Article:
• Liz,
      I completely agree. I know that so many faculty and staff—and I have no reason to believe Dr. Cook doesn’t—pray over the students, love the students, and love the school.
      I think ill intent is always possible; I also think good intentions can still be behind mistaken actions, and it was my goal to try to point out those mistaken actions.
      Perhaps I didn’t spend enough time praising the school, its faculty, and its staff in my letter. Because I have abundant praise for them. And that is the reason I felt so passionately about what I wrote.
      I agree that “free passes” are probably not financially feasible. But, while I don’t understand all the logistics, I know that the second college I mentioned in my letter (College of the Ozarks) uses a variety of means to make school nearly free for most/all of their students. And that’s something worth looking into, I think.
      Thanks for your testimony, it’s certainly a good complement to my comments.
      Keep farming! 🙂

      • I think that’s amazing that you found people at DBU who invested in your life in such a way. I, too, worked three jobs and went to school full time – but instead of such care and attention, I spent most my time there feeling as though I was drowning. Years later, I’m still desperately trying to pay off the mountain of debt I have after being repeatedly talked out of transferring by counselors who advised me that I’d be doing God and myself a disservice by leaving the school. In hindsight I should have trusted my gut. I agree that you can have an awesome experience at DBU, but as I said before, people should investigate every avenue, pray hard, put less trust in the humans running the place and more in their personal prayer life, and above all don’t take out student loans – only attend a school you can afford in cash.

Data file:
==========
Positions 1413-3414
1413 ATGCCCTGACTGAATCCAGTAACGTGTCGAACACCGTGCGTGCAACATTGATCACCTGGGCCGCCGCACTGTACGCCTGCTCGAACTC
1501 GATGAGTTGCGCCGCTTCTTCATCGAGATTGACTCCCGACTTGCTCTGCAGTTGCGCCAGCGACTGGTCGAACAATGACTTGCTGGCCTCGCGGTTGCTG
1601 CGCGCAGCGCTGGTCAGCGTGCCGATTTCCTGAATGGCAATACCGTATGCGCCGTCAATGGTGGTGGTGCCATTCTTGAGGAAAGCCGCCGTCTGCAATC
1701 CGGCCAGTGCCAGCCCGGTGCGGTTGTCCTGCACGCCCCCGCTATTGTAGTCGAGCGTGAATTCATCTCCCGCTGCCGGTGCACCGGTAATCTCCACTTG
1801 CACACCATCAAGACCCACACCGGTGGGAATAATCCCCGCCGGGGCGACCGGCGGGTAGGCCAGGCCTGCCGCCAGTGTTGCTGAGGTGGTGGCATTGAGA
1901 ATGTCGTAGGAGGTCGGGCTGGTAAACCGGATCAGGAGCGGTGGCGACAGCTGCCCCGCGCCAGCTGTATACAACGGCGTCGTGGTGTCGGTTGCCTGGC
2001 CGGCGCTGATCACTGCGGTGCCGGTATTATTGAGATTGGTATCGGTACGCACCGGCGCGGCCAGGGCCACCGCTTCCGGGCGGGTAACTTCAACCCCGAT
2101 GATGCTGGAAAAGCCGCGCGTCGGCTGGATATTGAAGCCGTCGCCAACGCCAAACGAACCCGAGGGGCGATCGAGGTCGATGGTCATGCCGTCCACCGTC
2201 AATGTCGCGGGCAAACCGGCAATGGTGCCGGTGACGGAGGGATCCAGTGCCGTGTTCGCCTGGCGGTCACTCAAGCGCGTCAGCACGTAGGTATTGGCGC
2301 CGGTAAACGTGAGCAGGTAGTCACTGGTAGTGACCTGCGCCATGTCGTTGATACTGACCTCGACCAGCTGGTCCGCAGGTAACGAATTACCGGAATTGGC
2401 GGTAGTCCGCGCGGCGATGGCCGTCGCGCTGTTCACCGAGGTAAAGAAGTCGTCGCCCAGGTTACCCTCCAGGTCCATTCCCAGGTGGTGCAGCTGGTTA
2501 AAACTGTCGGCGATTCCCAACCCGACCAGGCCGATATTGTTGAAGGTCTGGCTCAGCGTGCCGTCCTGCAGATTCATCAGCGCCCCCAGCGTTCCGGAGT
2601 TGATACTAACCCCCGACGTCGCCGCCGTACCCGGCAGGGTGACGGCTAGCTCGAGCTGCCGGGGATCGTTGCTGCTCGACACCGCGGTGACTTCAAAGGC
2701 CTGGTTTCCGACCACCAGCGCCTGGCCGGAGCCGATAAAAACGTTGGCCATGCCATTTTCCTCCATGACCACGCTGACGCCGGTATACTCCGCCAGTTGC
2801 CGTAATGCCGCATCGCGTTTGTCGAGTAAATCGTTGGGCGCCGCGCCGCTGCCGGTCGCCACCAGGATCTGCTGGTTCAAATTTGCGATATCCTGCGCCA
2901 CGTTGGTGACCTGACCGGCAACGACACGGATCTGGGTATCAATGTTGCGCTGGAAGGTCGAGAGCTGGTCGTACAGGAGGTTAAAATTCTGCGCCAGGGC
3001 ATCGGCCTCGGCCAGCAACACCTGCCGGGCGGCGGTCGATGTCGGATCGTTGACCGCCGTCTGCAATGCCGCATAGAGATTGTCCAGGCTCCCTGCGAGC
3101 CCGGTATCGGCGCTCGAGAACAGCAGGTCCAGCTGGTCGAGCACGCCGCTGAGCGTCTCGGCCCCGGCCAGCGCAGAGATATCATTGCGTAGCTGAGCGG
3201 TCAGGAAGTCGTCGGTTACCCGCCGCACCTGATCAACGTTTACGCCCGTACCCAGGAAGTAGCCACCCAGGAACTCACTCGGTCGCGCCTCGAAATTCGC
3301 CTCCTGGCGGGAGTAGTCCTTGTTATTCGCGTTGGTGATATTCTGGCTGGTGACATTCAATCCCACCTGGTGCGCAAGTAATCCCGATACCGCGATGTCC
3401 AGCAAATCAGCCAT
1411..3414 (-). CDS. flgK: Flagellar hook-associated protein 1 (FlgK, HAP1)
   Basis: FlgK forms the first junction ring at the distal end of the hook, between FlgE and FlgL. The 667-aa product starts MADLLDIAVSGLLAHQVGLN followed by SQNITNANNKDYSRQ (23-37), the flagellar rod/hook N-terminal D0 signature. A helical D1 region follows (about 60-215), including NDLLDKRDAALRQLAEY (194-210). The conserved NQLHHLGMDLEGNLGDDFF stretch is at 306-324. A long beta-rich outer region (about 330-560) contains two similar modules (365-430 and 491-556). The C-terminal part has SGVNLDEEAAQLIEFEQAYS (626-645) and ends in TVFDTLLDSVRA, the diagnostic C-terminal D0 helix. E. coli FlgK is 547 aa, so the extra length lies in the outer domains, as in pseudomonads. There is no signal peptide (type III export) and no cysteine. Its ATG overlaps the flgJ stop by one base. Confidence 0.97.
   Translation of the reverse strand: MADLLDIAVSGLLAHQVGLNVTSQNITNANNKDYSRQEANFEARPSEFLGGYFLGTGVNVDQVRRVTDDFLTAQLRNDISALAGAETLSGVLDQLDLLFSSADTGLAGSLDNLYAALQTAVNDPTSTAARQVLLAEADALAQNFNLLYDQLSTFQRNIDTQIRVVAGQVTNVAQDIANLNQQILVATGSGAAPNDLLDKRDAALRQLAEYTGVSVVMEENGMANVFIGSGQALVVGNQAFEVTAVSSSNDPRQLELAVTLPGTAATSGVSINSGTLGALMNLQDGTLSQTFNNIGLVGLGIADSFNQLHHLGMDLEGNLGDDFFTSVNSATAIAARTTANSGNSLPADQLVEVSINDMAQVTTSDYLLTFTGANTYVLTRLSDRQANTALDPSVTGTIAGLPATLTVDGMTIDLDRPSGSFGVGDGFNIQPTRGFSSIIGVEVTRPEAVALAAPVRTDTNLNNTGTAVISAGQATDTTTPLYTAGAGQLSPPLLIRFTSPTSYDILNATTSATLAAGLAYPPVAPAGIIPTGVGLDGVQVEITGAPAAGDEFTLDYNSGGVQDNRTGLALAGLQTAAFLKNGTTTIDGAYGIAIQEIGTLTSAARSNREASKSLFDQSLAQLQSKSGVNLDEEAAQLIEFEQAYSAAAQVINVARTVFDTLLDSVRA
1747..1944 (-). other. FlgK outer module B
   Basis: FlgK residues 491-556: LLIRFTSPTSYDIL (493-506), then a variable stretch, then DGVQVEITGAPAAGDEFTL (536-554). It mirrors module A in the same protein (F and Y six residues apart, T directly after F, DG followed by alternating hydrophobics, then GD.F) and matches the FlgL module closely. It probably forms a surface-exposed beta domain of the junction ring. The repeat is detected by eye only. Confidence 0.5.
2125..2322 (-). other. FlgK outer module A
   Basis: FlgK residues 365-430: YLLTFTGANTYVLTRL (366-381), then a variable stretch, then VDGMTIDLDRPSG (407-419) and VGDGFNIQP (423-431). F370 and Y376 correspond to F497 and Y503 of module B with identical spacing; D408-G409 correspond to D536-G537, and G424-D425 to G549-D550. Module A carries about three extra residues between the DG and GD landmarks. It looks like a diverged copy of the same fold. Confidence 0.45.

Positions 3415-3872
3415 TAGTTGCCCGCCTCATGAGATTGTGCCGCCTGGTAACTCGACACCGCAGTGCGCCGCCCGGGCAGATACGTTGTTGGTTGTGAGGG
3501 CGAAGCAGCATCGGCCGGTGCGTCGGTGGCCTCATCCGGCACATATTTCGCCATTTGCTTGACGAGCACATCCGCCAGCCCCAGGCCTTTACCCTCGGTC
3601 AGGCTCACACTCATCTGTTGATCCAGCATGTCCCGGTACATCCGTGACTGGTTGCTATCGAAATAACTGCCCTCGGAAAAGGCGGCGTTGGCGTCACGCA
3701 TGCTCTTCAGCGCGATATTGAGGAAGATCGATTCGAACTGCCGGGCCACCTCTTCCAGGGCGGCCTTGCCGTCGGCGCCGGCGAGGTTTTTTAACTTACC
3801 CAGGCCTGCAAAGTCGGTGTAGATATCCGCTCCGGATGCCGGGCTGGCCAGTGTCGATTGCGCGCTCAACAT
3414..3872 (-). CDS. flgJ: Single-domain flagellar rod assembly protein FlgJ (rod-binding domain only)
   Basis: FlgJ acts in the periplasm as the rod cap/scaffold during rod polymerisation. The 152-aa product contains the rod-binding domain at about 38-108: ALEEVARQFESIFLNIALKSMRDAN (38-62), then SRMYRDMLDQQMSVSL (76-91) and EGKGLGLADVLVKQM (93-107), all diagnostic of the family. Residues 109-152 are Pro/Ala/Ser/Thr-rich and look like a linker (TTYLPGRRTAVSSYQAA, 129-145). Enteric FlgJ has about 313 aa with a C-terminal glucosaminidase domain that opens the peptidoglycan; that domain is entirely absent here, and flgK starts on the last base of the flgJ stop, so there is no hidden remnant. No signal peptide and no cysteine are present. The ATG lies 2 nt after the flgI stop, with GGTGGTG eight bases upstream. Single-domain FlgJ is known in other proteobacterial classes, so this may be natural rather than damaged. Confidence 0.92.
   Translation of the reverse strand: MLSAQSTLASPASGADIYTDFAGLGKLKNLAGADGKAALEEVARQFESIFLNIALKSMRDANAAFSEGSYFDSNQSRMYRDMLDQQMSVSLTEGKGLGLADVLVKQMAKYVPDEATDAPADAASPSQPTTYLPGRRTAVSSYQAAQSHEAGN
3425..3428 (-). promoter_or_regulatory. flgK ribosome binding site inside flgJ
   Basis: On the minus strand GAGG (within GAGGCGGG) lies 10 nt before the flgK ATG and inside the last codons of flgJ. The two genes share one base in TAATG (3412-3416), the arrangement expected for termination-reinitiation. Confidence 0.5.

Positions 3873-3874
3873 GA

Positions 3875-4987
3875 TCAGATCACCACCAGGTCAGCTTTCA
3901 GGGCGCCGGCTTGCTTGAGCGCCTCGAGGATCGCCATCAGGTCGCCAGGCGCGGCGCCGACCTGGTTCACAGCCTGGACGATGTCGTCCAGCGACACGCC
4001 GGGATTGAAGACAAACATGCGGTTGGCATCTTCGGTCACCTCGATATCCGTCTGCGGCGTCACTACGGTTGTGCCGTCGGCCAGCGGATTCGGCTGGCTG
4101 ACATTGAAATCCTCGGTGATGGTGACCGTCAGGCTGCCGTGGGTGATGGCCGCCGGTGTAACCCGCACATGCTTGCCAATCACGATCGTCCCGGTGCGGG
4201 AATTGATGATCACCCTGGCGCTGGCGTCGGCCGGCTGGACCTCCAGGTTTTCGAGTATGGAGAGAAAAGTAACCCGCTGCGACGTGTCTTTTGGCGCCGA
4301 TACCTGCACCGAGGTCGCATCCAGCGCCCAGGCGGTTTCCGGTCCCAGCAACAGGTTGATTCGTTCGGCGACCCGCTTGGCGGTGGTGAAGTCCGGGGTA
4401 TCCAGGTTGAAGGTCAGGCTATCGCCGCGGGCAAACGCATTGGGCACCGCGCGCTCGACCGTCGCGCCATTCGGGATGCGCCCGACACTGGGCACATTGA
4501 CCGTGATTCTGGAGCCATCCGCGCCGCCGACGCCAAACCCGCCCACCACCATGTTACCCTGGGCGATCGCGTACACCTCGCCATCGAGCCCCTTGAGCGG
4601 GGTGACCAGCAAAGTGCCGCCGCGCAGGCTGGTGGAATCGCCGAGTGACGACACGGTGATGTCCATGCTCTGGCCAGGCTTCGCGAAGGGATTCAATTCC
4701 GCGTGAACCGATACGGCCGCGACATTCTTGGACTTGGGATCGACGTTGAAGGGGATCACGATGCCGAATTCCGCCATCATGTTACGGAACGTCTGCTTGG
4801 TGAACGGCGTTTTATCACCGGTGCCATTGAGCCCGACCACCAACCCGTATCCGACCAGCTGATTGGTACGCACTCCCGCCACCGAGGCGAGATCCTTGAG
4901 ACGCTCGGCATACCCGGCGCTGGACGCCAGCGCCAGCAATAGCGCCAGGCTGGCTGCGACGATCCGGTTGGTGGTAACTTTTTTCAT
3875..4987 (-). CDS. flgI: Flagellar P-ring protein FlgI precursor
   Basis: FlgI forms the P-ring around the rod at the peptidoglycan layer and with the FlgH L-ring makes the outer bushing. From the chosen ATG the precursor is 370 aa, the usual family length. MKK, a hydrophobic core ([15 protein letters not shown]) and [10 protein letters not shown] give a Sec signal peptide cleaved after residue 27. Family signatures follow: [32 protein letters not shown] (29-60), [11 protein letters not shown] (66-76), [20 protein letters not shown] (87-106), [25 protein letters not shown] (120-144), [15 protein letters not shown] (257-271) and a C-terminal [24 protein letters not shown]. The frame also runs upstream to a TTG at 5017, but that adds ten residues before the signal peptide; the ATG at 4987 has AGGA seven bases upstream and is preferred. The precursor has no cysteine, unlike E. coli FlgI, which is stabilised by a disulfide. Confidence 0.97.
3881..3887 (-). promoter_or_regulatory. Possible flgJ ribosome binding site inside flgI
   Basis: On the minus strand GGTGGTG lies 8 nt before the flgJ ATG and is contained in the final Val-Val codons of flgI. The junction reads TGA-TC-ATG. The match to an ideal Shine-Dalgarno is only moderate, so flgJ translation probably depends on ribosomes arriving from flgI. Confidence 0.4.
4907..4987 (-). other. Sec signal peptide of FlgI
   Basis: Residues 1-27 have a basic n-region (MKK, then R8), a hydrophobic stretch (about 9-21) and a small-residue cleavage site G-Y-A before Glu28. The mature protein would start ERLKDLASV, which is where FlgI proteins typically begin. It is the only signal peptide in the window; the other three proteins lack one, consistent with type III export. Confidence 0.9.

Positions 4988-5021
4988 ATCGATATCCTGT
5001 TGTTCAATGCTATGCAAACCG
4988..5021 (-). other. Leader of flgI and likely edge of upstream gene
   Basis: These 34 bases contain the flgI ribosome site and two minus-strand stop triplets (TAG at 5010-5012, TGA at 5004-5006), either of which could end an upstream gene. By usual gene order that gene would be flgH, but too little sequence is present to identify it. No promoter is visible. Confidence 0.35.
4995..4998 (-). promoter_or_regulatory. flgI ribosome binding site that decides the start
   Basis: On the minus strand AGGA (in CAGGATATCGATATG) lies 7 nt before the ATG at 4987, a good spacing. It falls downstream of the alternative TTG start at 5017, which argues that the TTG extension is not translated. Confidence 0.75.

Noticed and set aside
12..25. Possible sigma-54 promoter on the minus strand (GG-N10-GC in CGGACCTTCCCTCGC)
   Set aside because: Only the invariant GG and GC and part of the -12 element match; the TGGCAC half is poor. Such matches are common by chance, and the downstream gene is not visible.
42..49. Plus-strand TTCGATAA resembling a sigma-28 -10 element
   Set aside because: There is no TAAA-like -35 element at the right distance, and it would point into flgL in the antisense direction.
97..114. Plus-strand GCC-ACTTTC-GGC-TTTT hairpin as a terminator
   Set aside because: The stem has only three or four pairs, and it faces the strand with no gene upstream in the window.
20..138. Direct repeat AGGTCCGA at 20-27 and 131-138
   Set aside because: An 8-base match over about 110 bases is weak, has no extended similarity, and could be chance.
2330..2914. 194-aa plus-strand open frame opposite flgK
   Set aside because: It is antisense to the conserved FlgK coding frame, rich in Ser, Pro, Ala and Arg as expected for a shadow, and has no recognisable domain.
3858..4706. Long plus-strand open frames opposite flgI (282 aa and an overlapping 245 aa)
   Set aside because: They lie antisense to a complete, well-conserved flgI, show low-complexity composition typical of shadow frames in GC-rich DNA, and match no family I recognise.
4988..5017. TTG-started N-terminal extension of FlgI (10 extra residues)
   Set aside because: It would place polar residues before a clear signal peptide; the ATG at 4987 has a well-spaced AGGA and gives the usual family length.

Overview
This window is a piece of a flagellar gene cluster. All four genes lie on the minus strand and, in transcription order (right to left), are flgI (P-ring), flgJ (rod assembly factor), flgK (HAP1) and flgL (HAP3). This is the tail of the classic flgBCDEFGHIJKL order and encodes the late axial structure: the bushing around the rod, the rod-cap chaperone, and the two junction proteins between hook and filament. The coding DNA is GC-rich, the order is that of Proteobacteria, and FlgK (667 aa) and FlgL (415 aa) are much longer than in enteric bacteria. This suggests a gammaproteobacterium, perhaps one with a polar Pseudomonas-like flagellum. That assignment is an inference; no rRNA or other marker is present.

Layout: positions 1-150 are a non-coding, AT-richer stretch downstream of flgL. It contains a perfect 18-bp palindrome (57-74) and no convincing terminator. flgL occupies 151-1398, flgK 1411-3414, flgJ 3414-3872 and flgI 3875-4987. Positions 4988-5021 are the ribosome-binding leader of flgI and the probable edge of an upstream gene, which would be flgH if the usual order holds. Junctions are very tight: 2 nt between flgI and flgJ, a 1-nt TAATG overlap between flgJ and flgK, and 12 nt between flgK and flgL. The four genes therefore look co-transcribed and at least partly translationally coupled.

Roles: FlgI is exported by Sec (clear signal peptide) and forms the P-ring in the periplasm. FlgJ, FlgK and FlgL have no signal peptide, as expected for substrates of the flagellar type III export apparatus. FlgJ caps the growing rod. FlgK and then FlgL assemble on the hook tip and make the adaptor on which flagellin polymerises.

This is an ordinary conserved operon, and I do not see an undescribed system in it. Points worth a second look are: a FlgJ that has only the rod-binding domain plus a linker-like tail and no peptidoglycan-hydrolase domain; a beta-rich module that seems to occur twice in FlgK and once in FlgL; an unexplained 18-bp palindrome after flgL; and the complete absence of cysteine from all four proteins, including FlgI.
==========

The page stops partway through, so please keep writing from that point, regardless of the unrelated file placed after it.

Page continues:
2. Kaitlyn says:

    Your letter was beautifully written and one that I hope resonates on campus and up through the leadership ladder. I applaud you for making your words public and known to our community. You are not alone in your views and beliefs towards the subject matter you presented in that letter. If at all possible, I was hoping to share this a fellow DBU graduate who hadn’t had the chance to read your words, may I have a copy? Also, it may not be my place but as a fellow DBU graduate and a lover of my experiences at DBU I would like to encourage you to send the letter to DBU; they taught us how to be servant leaders and how to stand by our beliefs and stand up to those who wish to knock them down. There is a cloak of darkness that has been steadily creeping over our light on the hill and it needs to be called out. Again, Nathan, thank you for sharing your words and bringing light to these subjects for so many. My best to Kate and the family!


  3. Lucas says:

    Hello friend,
    I would like to read the letter, but i was not able to access the link.

  4. anonymous says:

    How does the President of a Christian school justify an annual salary of over $800,000 per year?

  5. Jeremy says:

    I am a student as well and really would appreciate a link to this letter. I don’t know for sure how something that is attempting to be Truth could outlive it’s usefulness. I would be very interested to see it as well, again, it would be much appreciated.

    Thank you

    • Per several requests, I’ve put the letter back up on the blog.
      You’ll notice the array of comments below it, and while I’m no stranger to the impassioned nature of Internet comment boards, I was admittedly a bit flustered by some of the responses I received.